Let me conclude by tipping my hat to the Davis campaign.  Yes, they won this relatively minor poll, but, far more importantly, they continue to show that they are one of the most active lieutenant governor campaigns in the Shenandoah Valley.  At just about every political gathering in this region either Davis or one of her staffers have been faithfully promoting her campaign.  And, whether you agree or disagree with Jeannemarie’s positions, a strong and active campaign is a critical element in political success.

So, once again, I offer kudos to the Davis campaign.

As a final note, if you are looking for a more in-depth questionnaire on the 2013 RPV convention, I strongly encourage you to check out Willie Deutsch’s new poll.  It should be exciting to see his results!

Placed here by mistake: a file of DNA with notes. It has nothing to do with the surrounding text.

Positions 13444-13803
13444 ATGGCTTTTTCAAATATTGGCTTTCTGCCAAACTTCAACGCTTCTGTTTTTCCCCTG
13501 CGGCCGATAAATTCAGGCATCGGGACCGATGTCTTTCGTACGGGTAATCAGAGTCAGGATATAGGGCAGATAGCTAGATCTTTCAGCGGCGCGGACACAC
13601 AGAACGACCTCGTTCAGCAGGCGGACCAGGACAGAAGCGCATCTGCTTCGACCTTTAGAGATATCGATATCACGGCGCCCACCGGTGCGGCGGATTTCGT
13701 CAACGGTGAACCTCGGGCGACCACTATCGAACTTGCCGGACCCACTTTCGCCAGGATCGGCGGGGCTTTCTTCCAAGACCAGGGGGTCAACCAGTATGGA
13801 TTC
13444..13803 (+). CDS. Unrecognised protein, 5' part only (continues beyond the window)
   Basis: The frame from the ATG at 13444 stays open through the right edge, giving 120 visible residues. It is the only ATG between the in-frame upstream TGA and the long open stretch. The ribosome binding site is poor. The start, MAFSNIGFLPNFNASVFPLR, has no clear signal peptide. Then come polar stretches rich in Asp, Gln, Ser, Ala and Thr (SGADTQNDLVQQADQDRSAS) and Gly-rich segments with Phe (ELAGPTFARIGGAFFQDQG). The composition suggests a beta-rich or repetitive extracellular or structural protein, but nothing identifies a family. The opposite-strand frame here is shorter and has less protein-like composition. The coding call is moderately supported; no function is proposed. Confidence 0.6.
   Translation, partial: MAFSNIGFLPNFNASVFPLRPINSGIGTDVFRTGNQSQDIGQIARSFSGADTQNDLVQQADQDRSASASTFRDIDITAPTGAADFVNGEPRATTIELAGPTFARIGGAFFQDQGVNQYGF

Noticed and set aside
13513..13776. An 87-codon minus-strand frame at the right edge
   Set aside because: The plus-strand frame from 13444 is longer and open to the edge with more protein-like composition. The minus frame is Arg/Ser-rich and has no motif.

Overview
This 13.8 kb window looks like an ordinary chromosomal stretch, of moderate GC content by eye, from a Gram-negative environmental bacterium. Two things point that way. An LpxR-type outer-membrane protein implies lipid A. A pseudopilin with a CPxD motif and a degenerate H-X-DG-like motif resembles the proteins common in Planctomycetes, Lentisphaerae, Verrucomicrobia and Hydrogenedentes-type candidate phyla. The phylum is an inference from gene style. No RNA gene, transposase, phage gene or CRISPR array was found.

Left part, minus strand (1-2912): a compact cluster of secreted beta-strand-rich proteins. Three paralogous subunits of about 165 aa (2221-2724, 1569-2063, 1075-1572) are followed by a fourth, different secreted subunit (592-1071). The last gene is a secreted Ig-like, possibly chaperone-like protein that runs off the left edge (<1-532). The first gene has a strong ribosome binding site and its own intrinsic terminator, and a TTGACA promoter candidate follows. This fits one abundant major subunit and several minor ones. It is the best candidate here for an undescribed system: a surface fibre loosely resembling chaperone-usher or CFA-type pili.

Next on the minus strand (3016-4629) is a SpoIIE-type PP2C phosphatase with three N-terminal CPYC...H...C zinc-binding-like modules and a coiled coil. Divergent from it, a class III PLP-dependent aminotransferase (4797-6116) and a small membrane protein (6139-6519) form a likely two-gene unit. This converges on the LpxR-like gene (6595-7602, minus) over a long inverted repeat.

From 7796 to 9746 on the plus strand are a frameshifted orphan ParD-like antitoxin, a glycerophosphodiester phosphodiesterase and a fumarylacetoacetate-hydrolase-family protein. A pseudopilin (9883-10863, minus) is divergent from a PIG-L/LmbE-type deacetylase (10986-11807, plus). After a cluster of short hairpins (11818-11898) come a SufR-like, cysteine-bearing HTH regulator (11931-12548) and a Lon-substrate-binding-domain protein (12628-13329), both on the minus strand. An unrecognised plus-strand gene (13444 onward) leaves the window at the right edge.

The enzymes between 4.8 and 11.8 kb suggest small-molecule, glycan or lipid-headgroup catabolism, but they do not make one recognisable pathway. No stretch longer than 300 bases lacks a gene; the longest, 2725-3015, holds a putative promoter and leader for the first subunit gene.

Pizza With Susan Stimpson

Stimpson at FrancosOn Friday evening, political activists gathered at Franco’s in Harrisonburg to meet with Susan Stimpson, a Republican candidate for lieutenant governor.  All in all, about twenty-five folks were in attendance, including several from as far away as Luray, VA.  The campaign offered each person pizza and a selection of soft drinks.

Rather than opening with a speech, Mrs. Stimpson greeted each attendee personally and then sat and spoke about whatever thoughts and issues happened to come up.  Laura Logie, a well-known personality in Republican circles, asked Stimpson about her close connections with Speaker Howell, a concern that is shared by many conservatives.  Susan Stimpson replied that she has had a number of political disagreements with Bill Howell since early 2012 and stated that she stands behind her political principles, not personal relationships.